Thanks in part to increasingly aligned regulatory mandates and improved medication adherence statistics, ePrescribing has grown steadily among office-based physicians, according to a new report issued by industry network provider, Surescripts (Arlington, Va.). The report, which was jointly conducted by independent data research firm SK&A (Irvine, Calif.), says 58 percent of office-based physicians actively ePrescribe, up from 36 percent last year.
The growth of ePrescribing can be partially be attributed to incentives in Stages 1 and 2 of meaningful use under the American Recovery and Reinvestment Act/Health Information Technology for Economic and Clinical Health Act (ARRA/HITECH), as well as the Centers for Medicare and Medicaid Services’ (CMS) official ePrescribing incentive program. These corresponded regulatory acts, which in 2011 were closely aligned by CMS, have gotten many in healthcare to hop aboard the ePrescribing train. According to the report, nearly 60 percent of physicians who began to electronically prescribe in 2008 have met Stage 1 measures, 38 percent meet Stage 2 measures.
The report, titled “The National Progress Report On ePrescribing and Interoperable Health Care,” focused on several areas of ePrescribing’s growth, including a look at early adopters. Not only did those early adopters meet meaningful use, the researchers found their ePrescriptions per month grew over time. In 2008, the users were ePrescribing an average of 49 per month; in 2011, it was an average of 213 per month. The research found most ePrescribing users who adopted the technology did so through an integrated EHR (80 percent).
In a conference call that discussed the results of the survey, a panel of outside industry observers said the ePrescribing meaningful use results aren’t surprising. Health IT evangelist at The Dalles, Ore.-based Mid-Columbia Medical Center and industry blogger, Brian Ahier, speaking on the panel, said for a lot of providers, ePrescribing is the greatest thing they can do among practices that achieve meaningful use. He said it provides a lot of “immediate value,” as seen by both providers and patients, and for early adopters, it was the first thing the practitioners adopted for meaningful use.
Michael Fischer, M.D., an assistant professor of medicine at Harvard Medical School and an associate physician in the Division of Pharmacoepidemiology and Pharmacoeconomics at Brigham & Women’s Hospital in Boston, said ePrescribing helps a lot of doctors, who are otherwise not accustomed to health IT, show where it can help them in a reliable, better documented, consistent way.
However, there’s not complete acceptance of ePrescribing across the board. According to panelist Patricia Hale, M.D., an associate director of medical informatics at Albany Medical Center, there are many sub-specialty doctors, such as those in orthopedics, who are having trouble ePrescribing controlled substances. Then there are those specialty doctors, such as those in internal medicine, who are finding to ePrescribing to be a huge benefit, she says. Fischer agreed with Hale in saying there were many sub-specialties where ePrescribing didn’t fit in as smoothly and there are some where it comes naturally.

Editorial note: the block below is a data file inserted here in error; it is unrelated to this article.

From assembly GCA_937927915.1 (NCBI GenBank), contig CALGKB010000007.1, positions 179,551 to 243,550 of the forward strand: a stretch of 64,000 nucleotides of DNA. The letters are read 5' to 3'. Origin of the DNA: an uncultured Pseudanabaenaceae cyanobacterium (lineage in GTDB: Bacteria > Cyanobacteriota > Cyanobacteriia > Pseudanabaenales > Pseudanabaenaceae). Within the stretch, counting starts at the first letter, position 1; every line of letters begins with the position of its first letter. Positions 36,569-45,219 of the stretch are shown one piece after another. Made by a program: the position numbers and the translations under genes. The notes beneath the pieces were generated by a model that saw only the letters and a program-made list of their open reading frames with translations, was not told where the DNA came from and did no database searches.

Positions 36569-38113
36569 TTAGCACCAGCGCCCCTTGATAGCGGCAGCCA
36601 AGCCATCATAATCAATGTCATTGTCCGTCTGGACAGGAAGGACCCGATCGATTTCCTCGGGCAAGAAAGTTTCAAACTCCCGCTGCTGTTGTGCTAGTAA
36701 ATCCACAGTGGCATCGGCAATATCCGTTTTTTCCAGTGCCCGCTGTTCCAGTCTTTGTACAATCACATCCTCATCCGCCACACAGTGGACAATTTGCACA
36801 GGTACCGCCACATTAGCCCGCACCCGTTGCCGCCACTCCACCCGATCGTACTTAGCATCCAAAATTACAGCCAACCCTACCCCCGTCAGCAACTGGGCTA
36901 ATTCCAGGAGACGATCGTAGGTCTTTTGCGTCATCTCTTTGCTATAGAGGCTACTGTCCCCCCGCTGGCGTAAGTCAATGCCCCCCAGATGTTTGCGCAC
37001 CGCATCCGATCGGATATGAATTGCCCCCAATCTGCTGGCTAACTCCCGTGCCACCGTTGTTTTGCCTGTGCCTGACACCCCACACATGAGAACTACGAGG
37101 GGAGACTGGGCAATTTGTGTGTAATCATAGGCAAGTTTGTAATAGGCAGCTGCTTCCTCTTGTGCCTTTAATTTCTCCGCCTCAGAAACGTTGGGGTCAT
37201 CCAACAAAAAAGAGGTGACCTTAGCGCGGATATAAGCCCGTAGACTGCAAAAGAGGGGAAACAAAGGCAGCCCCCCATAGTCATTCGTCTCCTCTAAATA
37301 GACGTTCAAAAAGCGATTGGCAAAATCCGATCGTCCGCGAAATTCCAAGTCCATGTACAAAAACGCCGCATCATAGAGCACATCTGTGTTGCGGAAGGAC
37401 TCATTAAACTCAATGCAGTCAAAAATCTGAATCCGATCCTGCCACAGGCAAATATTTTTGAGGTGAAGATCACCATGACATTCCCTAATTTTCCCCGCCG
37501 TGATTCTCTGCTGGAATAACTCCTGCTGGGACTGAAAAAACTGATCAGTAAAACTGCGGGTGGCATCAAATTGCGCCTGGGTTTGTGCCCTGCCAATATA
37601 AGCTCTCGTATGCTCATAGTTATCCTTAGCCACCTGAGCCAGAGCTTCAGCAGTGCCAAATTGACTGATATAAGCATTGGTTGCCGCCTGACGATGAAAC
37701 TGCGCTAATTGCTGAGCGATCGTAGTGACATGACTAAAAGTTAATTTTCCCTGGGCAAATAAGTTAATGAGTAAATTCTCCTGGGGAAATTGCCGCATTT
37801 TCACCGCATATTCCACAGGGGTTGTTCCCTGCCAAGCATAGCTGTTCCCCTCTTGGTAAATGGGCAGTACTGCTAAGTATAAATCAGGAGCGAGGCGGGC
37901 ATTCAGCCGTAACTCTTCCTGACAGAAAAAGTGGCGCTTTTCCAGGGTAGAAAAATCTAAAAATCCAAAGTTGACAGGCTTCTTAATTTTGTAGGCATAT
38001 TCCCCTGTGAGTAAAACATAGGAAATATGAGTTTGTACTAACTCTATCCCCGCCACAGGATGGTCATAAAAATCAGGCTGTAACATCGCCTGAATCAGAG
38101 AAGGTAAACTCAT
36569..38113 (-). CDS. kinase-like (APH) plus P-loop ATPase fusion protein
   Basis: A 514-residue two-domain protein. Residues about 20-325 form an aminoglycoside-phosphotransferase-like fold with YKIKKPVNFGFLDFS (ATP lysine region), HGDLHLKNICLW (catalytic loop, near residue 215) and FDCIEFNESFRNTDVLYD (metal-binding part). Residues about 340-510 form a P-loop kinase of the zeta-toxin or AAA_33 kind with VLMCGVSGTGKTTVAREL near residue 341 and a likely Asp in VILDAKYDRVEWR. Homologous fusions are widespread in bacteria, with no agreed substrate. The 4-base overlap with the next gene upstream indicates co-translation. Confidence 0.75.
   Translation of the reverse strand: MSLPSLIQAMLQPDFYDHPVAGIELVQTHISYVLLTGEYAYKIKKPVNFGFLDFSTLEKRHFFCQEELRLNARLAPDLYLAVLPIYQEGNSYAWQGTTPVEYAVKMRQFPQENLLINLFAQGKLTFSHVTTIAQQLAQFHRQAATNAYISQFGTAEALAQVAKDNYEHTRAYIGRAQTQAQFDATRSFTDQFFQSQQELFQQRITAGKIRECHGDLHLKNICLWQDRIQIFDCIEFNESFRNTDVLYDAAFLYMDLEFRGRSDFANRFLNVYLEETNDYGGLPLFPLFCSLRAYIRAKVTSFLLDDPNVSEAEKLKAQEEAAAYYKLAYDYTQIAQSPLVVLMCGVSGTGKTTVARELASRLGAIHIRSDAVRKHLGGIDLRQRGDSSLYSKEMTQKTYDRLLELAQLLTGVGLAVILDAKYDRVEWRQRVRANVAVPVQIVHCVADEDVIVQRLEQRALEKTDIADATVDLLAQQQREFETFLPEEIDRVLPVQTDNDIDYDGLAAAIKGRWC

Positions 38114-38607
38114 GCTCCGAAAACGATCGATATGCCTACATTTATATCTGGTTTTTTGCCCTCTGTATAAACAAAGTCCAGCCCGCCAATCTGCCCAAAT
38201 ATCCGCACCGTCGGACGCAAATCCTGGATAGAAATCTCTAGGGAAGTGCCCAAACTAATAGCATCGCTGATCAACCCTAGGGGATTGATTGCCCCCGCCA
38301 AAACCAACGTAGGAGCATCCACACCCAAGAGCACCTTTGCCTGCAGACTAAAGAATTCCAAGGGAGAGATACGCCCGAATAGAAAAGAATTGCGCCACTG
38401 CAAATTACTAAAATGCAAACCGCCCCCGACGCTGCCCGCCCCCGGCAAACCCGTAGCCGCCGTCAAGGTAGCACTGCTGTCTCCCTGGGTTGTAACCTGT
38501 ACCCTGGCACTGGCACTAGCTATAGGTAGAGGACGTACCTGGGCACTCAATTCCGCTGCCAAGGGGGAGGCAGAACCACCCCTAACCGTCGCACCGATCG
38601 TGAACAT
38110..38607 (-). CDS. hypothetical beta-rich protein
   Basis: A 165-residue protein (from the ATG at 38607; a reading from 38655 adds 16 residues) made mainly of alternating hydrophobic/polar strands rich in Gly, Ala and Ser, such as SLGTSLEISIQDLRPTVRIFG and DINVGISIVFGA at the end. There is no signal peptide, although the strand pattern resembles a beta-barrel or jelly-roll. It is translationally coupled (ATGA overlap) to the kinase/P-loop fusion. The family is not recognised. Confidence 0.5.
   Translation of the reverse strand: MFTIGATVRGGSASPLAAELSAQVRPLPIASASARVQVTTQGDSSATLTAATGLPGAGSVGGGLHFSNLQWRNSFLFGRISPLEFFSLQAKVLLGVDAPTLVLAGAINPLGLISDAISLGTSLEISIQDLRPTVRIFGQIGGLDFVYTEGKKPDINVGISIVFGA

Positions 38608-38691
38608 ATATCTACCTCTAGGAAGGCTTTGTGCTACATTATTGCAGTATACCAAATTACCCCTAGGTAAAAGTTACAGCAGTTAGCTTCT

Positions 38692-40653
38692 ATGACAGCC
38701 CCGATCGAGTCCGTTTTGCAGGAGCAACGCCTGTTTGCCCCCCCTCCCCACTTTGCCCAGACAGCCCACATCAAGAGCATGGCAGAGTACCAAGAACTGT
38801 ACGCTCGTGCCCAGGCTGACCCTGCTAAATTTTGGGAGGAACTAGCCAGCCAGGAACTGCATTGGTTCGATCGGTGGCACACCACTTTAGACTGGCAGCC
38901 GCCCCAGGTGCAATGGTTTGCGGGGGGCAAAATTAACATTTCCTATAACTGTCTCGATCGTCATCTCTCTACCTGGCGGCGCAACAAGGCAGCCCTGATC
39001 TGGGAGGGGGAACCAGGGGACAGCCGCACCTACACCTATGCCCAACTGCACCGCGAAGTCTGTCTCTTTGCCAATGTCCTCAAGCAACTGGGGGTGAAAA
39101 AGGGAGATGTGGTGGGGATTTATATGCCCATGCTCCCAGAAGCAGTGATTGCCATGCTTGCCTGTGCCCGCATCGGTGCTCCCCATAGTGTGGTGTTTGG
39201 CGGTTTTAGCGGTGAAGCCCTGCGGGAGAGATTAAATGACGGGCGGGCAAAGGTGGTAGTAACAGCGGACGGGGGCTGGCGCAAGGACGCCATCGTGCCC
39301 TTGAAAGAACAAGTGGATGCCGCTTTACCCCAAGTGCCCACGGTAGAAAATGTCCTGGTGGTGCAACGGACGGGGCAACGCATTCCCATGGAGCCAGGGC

Another emphasis of the report was ePrescribing’s affect on medication adherence. According to the report, ePrescribing improved first fill adherence by 10 percent, which the authors say could save between $140 billion to $240 billion over the next 10 years. According to Fischer, ePrescribing can give practitioners an idea why a first fill prescription was never picked up by a patient, something that they were previously not able to track. He said there is a potential for ePrescribing to drive interventions in this regard.
In the long term, increasing medication adherence, Ahier said, could lead to decreased cost-savings and improved patient outcomes. ePrescribing, he said, as a result, is one of the lynchpins to achieving that.
Another statistic from the report showed that 83 percent of the 570 million prescriptions routed electronically by Surescripts were new prescriptions. Only 17 percent, or 96 million, were prescription renewals. This suggests, a report from the U.S. Department of Health and Human Services' (HHS) Agency for Healthcare Research and Quality (AHRQ) that said many providers and pharmacies sought to avoid renewals because of Surescripts’ transaction fees, is not entirely off.
Additionally, the report found physicians use of programs within ePrescribing systems that help show their patients’ prescription benefits in real-time was up 87 percent. Also, the authors of the report stated 31 percent of patient visits generated an electronically delivered medication history last year, while 15 million medication histories were delivered to clinicians.